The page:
She’s being edited as a third place finisher, however, and so the producers are going out of their way to narratively support that conclusion. As a result, we see the mistakes Monica has made, both large and small, and hear what the other players think of her, almost all of it negative. And it is these mistakes that I will be writing about in the paragraphs ahead.
But please have faith that I’m aware Monica knows what she’s doing (even if I stand by my assessment that her lack of empathy will be her undoing each and every time she plays).
5) (SC #6 Cont’d) … And then there’s Monica
There is nothing to be gained – and much to be lost – by bragging about your voting booth confessional. (What the heck does, “What up, Brad” mean, anyway?) Everyone within earshot is going to be on the jury, and everything said from this point on will be dissected at Ponderosa. Now is NOT the time to be dismissive about a departing player (particularly one who might very well return to the game).
It would also be wise to remember legendary Lions running back Barry Sanders’ comment about end zone celebrations: “Act like you’ve been there before.” It’s bad enough that Monica assaulted Probst after her Gross Food Challenge victory, but telling Gervase, "This has been a dream of mine for a long time – thanks for helping it"?! Poor form! Once again, Monica has made an error in empathy; the idea is to convince everyone that you’re a supporting character in their Survivor success story, not to treat them as if they’re extras in the movie of your life.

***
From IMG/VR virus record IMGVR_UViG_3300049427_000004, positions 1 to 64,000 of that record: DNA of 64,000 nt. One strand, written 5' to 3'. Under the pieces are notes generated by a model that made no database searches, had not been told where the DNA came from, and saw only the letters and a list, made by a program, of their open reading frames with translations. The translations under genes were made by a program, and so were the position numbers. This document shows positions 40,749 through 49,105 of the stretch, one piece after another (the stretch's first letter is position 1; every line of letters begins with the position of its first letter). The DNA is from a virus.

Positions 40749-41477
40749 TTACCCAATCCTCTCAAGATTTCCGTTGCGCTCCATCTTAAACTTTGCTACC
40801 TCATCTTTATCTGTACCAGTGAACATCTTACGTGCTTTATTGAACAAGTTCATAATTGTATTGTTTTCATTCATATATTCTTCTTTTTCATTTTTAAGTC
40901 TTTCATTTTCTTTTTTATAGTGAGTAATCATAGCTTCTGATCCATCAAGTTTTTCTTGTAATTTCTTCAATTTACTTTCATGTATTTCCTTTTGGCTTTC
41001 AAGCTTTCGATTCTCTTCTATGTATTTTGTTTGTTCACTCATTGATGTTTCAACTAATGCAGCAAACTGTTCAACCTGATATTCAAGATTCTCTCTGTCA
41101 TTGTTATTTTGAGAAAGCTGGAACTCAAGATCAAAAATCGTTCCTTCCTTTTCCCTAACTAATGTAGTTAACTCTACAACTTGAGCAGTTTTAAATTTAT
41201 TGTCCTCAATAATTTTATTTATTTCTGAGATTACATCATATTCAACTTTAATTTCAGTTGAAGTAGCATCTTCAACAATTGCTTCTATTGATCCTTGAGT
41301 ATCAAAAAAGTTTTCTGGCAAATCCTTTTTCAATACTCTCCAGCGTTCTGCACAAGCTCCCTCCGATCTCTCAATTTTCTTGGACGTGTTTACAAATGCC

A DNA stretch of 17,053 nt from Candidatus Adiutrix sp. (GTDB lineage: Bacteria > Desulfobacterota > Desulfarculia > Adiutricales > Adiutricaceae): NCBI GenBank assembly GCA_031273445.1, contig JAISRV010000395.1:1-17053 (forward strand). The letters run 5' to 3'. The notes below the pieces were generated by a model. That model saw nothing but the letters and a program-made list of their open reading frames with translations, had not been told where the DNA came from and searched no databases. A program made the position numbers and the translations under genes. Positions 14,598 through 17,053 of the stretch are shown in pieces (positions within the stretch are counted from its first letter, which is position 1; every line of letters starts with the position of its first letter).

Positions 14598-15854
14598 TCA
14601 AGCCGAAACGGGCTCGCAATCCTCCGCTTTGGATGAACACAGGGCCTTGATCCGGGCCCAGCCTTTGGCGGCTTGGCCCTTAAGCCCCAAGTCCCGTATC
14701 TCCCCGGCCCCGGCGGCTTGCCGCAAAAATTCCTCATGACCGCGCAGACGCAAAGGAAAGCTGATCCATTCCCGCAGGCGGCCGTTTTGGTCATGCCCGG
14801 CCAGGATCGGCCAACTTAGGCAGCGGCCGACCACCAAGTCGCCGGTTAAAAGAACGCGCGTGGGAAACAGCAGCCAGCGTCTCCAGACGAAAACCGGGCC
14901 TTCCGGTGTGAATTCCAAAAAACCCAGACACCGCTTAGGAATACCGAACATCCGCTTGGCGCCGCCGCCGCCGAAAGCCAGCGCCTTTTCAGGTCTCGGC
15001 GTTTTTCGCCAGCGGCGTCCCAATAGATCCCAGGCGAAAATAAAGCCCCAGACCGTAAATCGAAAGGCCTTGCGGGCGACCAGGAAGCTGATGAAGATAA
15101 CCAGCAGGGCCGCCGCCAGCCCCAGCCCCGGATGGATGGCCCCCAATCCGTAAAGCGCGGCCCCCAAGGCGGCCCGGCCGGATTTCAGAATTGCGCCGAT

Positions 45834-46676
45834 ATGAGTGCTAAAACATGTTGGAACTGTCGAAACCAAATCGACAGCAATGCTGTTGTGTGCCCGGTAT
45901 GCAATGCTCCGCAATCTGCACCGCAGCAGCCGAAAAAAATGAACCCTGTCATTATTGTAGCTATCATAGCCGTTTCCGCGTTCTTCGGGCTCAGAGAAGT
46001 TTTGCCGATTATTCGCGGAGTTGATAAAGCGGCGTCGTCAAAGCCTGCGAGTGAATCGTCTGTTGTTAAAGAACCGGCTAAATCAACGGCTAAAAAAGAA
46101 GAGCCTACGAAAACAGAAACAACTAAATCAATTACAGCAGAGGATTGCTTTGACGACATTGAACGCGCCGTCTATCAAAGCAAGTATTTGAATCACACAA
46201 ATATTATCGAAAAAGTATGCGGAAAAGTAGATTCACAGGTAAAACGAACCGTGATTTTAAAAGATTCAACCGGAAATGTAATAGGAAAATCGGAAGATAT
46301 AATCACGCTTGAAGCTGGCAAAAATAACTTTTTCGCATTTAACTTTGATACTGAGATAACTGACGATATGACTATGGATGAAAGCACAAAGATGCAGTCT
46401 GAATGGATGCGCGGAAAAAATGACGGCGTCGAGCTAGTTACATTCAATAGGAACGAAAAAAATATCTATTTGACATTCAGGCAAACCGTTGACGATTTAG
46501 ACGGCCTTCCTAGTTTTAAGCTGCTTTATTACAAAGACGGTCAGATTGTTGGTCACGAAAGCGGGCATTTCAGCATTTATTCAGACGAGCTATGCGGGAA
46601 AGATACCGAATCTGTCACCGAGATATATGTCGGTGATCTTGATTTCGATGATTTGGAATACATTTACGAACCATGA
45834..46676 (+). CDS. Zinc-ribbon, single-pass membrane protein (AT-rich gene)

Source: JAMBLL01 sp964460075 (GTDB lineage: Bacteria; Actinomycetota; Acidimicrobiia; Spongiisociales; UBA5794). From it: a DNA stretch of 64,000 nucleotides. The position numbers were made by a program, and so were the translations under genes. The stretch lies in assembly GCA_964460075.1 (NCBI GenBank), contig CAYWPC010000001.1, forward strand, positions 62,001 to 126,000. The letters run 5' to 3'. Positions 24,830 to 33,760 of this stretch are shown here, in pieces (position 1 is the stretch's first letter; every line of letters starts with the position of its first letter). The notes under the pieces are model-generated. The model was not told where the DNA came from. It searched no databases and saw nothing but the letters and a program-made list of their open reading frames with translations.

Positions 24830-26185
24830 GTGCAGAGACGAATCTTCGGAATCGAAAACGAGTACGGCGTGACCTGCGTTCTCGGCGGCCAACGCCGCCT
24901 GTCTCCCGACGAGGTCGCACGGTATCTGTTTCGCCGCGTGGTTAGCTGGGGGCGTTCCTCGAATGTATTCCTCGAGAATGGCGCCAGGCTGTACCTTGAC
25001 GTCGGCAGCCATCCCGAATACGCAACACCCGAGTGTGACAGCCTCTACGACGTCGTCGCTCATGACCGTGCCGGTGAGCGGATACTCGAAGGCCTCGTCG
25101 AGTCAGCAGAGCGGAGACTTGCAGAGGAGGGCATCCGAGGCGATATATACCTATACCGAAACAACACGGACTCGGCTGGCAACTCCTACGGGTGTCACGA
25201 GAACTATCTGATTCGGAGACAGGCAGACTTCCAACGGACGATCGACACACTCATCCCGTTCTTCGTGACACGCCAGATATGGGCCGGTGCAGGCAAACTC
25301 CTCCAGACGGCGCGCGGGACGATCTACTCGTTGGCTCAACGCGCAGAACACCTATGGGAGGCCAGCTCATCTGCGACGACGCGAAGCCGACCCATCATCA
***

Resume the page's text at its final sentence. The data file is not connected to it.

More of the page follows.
The one person who crushed SC #6, offering lies as truth in camp and telling the truth behind the lies during confessionals? Vytas – and he’s marooned on Redemption. Damn.
6) Survivor Commandment #26: When you have to assure others that you're trustworthy, you're not
When you tell someone, “No offense, but…” – the odds are high that you’re about to offend them.
When you habitually use the phrase, “Honestly, I…” – the people you say it to will eventually begin to wonder if you’re lying to them.
And when you feel compelled to tell everyone that you’re trustworthy – as Monica did at Tribal Council last week – then the truth is that you’re surrounded by people who don’t trust you.
Looking on the bright side, not being trusted makes you a handy goat at the Final Tribal Council. But it virtually guarantees that you can’t win once you're there. Monica has a really good shot at lasting 39 days – but her reward will be a vicious grilling by the jury or, even worse, being entirely ignored while the other two players battle for the gold and silver.